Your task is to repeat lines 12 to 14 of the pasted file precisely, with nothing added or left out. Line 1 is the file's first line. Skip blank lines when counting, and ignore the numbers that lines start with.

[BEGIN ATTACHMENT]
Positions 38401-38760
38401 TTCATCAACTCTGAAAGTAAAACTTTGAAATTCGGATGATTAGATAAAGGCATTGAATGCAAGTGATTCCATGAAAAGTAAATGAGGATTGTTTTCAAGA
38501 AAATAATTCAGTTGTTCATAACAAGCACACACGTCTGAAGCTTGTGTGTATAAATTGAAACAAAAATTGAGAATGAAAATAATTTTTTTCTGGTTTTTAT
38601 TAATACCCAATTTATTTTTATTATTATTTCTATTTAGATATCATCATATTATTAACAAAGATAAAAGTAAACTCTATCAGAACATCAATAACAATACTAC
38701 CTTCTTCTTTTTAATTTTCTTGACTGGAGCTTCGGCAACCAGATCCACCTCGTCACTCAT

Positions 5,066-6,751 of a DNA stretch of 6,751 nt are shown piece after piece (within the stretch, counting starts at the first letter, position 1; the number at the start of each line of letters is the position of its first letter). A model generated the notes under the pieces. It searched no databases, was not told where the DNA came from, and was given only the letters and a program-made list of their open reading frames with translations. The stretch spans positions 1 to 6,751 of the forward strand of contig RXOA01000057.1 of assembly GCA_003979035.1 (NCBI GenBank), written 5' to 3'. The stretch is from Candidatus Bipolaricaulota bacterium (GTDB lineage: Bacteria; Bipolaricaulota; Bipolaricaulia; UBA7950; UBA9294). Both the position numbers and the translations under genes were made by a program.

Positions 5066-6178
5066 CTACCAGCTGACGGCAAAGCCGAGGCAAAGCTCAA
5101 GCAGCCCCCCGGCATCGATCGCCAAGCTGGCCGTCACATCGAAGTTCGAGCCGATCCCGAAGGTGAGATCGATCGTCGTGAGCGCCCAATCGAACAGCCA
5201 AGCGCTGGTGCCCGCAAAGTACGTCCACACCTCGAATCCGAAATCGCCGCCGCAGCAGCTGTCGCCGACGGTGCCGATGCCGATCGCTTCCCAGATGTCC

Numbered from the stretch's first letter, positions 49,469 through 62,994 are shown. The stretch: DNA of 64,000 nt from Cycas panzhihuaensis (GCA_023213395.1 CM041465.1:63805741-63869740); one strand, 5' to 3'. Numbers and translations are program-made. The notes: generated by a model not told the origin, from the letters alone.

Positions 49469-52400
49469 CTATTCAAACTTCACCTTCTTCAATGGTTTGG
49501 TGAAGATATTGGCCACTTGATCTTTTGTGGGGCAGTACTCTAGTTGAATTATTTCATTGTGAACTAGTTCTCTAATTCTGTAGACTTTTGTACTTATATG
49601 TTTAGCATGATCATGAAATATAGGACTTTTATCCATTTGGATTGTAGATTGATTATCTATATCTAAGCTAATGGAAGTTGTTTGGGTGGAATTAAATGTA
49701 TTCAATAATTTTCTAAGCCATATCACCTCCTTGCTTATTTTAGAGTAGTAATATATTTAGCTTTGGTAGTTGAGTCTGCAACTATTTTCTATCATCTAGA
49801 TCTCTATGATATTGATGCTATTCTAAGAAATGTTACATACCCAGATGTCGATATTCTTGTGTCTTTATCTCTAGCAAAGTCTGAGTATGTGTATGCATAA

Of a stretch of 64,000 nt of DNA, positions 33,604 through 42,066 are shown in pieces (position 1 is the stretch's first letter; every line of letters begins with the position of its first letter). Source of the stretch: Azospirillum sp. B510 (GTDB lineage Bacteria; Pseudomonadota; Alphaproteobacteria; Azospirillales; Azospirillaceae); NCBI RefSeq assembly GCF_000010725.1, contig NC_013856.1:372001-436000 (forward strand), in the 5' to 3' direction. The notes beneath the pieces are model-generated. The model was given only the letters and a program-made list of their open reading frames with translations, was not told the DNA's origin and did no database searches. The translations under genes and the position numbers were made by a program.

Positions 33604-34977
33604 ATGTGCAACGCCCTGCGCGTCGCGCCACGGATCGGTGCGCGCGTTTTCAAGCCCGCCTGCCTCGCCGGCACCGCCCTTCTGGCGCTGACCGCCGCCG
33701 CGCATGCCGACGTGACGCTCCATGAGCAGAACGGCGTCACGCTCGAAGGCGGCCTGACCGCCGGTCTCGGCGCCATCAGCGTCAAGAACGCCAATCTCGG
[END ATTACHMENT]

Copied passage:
Positions 49469-52400
49469 CTATTCAAACTTCACCTTCTTCAATGGTTTGG
49501 TGAAGATATTGGCCACTTGATCTTTTGTGGGGCAGTACTCTAGTTGAATTATTTCATTGTGAACTAGTTCTCTAATTCTGTAGACTTTTGTACTTATATG